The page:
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Toxicological information

Skin sensitisation

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Administrative data

Endpoint:
skin sensitisation: in vivo (non-LLNA)
Type of information:
experimental study
Adequacy of study:
key study
Study period:
April 19, 1978
Reliability:
2 (reliable with restrictions)
Rationale for reliability incl. deficiencies:
test procedure in accordance with national standard methods with acceptable restrictions

Data source

Reference
Reference Type:
study report
Title:
Unnamed
Year:
1978
Report date:
1978

Materials and methods

Test guidelineopen allclose all
Qualifier:
equivalent or similar to guideline
Guideline:
other: Human Repeated Insult Patch Test (HRIPT)
Version / remarks:
Draize, J.H., Woodard, G., and Calvery, H.D. (1944). Methods for the Study of Irritation and Toxicology of Substances Applied Topically to the Skin and Mucous Membrane. Journal of Pharmacology and Experimental Therapeutics. 83, 377 - 90.
Qualifier:
equivalent or similar to guideline
Guideline:
other: Human Repeated Insult Patch Test (HRIPT)
Version / remarks:
Draize (1959). Dermal toxicity. Appraisal of the Safety of Chemicals in Foods, Drugs and Cosmetics. Association of Food and Drug Officials of the United States, Texas State
Department of Health, Austin, Texas
Principles of method if other than guideline:
- Principle of test: To determine by dermal contact the primary or cumulative irritation and/or sensitisation potential of a test material
- Short description of test conditions: Fifty-one male / female human participants aged from 17 - 62 years completed the evaluation. Eight materials were examined, including PPG-2 myristyl ether propionate. Approximately 0.15 ml of each material was applied to a 1.5 x 2 inch portion of gauze, which were then applied to the upper back between the scapulae. The procedure was followed three times per week every other day (Monday, Wednesday, and Friday) for a total of ten applications. Each site was marked to ensure continuity of patch applications. After a 24-hour period, participants were instructed to remove the induction patches and evaluation of each site for erythema and/or edema was made immediately prior to re-application. Rest periods consisted of 24 hours on a Tuesday and Thursday following removal of the gauze patches and 48 hours following removal on Saturday. After a 14-day rest period from the tenth application, challenge patches were applied to the original sites and to virgin sites on the volar forearms. Each area was evaluated at 24 and 48 hours after application and the response after challenge compared to any response observed after the early induction patches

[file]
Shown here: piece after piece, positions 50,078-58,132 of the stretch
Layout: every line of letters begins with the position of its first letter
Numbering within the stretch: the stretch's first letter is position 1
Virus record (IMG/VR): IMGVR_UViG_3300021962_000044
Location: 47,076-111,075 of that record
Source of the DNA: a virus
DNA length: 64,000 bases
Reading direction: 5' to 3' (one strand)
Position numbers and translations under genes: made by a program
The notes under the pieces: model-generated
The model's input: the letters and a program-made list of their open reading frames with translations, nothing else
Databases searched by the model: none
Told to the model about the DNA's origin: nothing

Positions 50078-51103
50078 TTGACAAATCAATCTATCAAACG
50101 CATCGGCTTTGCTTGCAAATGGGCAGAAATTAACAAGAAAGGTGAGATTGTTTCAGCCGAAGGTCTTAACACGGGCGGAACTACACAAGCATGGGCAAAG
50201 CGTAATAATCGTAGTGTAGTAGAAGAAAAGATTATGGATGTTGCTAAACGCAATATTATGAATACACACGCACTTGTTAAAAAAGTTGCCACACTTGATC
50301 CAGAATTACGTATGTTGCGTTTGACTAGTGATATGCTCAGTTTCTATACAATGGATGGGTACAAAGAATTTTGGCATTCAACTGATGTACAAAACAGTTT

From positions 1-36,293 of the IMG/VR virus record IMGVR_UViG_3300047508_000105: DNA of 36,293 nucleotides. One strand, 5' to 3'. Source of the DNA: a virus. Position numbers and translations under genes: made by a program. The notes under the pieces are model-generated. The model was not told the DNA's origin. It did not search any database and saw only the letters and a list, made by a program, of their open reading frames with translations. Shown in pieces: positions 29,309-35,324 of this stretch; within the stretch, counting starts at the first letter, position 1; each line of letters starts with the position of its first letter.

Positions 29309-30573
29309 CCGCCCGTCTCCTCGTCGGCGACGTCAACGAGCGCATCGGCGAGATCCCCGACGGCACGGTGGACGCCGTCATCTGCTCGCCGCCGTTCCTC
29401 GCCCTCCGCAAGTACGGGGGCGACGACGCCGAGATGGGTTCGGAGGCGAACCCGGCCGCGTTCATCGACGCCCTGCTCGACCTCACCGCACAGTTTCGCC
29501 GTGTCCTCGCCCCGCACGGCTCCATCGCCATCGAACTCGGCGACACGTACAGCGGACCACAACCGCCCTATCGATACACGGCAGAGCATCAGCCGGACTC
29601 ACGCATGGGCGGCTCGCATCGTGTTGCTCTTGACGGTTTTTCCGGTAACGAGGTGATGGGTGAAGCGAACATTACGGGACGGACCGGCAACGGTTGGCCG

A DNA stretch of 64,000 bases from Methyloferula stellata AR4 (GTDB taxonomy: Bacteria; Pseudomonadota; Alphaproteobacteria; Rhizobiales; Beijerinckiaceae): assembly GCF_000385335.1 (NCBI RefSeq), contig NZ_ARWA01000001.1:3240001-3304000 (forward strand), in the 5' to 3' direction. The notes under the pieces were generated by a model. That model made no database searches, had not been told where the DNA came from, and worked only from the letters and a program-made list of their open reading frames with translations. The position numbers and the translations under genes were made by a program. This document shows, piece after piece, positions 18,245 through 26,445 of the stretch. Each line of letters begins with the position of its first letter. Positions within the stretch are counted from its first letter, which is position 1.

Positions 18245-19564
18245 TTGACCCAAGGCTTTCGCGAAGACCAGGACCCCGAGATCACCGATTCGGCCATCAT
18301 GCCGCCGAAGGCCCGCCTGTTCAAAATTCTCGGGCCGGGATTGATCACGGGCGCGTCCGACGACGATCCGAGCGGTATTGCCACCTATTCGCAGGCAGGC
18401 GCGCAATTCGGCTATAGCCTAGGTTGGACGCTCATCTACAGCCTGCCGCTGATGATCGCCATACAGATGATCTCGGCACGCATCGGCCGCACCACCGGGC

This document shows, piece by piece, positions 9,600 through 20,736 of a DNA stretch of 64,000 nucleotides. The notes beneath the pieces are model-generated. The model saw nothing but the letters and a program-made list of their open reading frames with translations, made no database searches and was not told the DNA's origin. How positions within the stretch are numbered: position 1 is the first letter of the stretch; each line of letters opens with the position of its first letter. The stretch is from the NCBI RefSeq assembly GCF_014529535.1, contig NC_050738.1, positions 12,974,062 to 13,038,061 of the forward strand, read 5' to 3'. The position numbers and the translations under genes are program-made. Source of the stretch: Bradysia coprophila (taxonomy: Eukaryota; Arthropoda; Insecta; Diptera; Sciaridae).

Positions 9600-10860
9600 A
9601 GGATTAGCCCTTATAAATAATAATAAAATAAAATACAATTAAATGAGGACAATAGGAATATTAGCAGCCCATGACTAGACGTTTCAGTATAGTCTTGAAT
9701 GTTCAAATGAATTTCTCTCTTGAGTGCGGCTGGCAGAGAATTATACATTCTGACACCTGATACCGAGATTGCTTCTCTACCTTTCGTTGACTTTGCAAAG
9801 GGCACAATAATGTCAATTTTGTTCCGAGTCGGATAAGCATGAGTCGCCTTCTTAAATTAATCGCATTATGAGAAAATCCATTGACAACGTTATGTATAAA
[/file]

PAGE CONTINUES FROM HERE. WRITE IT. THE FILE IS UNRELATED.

- Parameters analysed / observed: Erytheme, edema, and vosiculation and ulceration
- Status of validation / standardisation: No standardised test guideline is available. The HRIPT test has not undergone a formal validation process
GLP compliance:
no
Type of study:
patch test
Justification for non-LLNA method:
Explanation not provided. This in vivo skin sensitisation study was carried out before the entry into force of Annex VII of REACH Regulation (EC) No 1907/2006.

Test material

Constituent 1
Chemical structure
Reference substance name:
1-(1-tetradecoxypropan-2-yloxy)propan-2-yl propanoate (2 mol PO)
Molecular formula:
C23H46O4
IUPAC Name:
1-(1-tetradecoxypropan-2-yloxy)propan-2-yl propanoate (2 mol PO)
Constituent 2
Chemical structure
Reference substance name:
1-(1-tetradecoxypropan-2-yloxy)propan-2-yl propanoate (1 mol PO)
Molecular formula:
C23H46O4
IUPAC Name:
1-(1-tetradecoxypropan-2-yloxy)propan-2-yl propanoate (1 mol PO)
Constituent 3
Chemical structure
Reference substance name:
Tetradecyl propionate
EC Number:
228-300-9
EC Name:
Tetradecyl propionate
Cas Number:
6221-95-0
Molecular formula:
C17H34O2
IUPAC Name:
tetradecyl propanoate
Constituent 4
Reference substance name:
PG-2 Tetradecan-1-ol
IUPAC Name:
PG-2 Tetradecan-1-ol
Test material form:
liquid

In vivo test system

Test animals

Species:
other: Human
Sex:
male/female
Details on test animals and environmental conditions:
TEST ANIMALS
- Selection criteria: Willingness to cooperate; absence of any visible skin disease that might be confused with skin reaction from the test material; dependability and intelligence in following directions; and reading, understanding, and signing an informed consent contract